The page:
Spreading the love around with the NAACP Image Awards “Detroit” (Annapurna Pictures) “Last Flag Flying” (Amazon Studios) “Mudbound” (Netflix) “Professor Marston and the Wonder Women” (Annapurna Pictures) “Wind River” (Acacia Filmed Entertainment) “I Called Him Morgan” (Submarine Deluxe/Filmrise) “STEP” (Fox Searchlight Pictures) “Tell Them We Are Rising: The Story of Black Colleges and Universities” (Firelight Films) “The Rape of Recy Taylor” (Augusta Films) “Whose Streets?” (Magnolia...
After a tightly embargoed screening of Steven Spielberg’s The Post last night, Tom O’Neil said that he could not remember a year where there were so many female driven films in the Best Picture race. While we still are looking at Dunkirk, Darkest Hour, Get Out, Call Me By Your Name being major players in the race, there is no doubt that we’re looking at films like The Post, Lady Bird, Three Billboards Outside Ebbing, Missouri, I, Tonya, and The Florida Project as equally dominating in the race.
We spent a short time talking about the Spirit Awards, which announce tomorrow. We’re probably going to be seeing the usual suspects. The nominating committee is much bigger than with the Gotham Awards, which only has five people choosing the major categories. Here, we have a bigger nominating committee that is a mixed bag of critics, industry and former winners. We expect there Get Out, Call Me By Your Name, Lady Bird, and The Florida Project to lead the nominations.
@nytimes What is wrong with you all at the New York Times? I'm a subscriber because David Carr was my friend but I don't know what to do with shit like this. Who WOULD GET OVER IT. WHO. None of us are over it.
Muck Rack makes it simple to find people, tweets, or articles that mention any name, keyword, company, hashtag etc. We've compiled this guide to help you make the most of your search.
Selecting a term
Start searching tweets, articles from media outlets, articles mentioned in tweets, journalists'
names, titles and bios with some suggested searches:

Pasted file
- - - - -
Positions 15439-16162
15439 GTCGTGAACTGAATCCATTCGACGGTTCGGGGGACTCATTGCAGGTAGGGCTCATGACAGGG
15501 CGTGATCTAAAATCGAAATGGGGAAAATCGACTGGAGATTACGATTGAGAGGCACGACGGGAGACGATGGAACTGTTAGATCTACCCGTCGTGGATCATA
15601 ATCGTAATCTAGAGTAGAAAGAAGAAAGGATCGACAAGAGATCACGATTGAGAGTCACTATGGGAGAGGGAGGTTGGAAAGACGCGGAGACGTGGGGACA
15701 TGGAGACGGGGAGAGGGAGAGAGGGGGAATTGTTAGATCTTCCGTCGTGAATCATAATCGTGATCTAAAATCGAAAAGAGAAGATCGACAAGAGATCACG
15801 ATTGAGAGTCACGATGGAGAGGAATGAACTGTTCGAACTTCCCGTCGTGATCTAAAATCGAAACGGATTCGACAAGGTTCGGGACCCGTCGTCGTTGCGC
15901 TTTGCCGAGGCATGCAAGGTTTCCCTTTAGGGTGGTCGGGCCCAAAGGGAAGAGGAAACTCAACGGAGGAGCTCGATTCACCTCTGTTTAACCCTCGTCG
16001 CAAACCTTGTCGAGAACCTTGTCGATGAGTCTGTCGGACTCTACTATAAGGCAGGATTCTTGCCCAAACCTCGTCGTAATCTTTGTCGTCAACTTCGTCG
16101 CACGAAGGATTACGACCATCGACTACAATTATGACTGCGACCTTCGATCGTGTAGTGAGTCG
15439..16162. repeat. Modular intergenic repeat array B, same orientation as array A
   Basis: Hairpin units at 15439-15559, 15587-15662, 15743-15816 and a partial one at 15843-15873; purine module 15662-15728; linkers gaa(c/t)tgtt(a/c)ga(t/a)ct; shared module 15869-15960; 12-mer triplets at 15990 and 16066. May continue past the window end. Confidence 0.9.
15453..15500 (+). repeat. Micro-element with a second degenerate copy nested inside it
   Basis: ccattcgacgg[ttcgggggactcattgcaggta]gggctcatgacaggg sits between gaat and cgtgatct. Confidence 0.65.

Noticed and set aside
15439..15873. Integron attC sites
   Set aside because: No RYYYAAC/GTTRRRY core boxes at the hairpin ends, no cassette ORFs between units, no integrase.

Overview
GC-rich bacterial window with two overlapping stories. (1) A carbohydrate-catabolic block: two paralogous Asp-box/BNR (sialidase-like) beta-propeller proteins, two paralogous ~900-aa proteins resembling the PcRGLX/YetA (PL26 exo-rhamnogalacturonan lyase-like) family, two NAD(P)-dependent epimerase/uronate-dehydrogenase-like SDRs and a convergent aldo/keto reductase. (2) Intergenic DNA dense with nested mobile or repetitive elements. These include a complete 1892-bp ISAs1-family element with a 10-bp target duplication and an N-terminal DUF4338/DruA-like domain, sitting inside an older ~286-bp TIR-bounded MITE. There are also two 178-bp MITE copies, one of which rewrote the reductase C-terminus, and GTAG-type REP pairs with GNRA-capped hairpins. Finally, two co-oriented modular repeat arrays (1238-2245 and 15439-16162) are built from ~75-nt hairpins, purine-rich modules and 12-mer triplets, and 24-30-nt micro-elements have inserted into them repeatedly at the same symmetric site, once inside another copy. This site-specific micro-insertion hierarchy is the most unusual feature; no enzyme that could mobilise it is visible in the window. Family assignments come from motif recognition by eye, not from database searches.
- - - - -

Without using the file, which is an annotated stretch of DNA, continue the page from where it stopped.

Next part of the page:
Companies or Topics (e.g. iPhone, Microsoft)
Phrases (e.g. "cloud computing") — use quotes to keep the terms together
Twitter handles (e.g. @username) — returns those who have mentioned or replied to
Names (e.g. "David Pogue")
Hashtags (e.g. #sxsw, #london2012)
Bio details (e.g. vegan, Olympics, father)
Muck Rack's Advanced Search allows for many boolean operators.
Find results that mention multiple specified terms, use AND or
+. For example, ensure each result contains both Elon Musk and Mark Zuckerberg by
searching Musk AND Zuckerberg or Musk + Zuckerberg.
Use the operators OR or , to broaden your search when you'd like either of
multiple terms to appear in results. (This is the default behavior of our search when no operators
are used). For example, results will contain either cake or cookie by searching cake OR cookie or cake,cookie
Use NOT or - to subtract results from your search. For
example, searching Disney will yield results about the Walt Disney Company as well as Walt Disney
World Resort. To exclude mentions of Disney World, search for Disney -World or Disney
When using one of these operators with a phrase, enclose it in quotation marks. For example, you can
find results about smartphones excluding Apple's iPhone 4S by searching smartphone -"iPhone
Exact case matching or punctuation
If you're searching for a brand name or keyword that relies on specific punctuation marks or capitalization, you can
find results that match your exact query by adding matchcase: before the keyword you're searching for, like matchcase:E*TRADE .
Use parentheses to separate multiple
boolean phrases. For example, to find journalists talking about having fun in Disney World or
Disneyland, search for ("disney world" OR disneyland) AND fun.
An asterisk can be used to search for any variation of a root word truncated by the asterisk. For example, searching for admin* will return results for administrator, administration, administer, administered, etc.
A near operator is an AND operator where you can control the distance between the words. You can vary the distance the near operation uses by adding a forward slash and number (between 0-99) such as strawberries NEAR/10 "whipped cream", which means the strawberries must exist within 10 words of "whipped cream".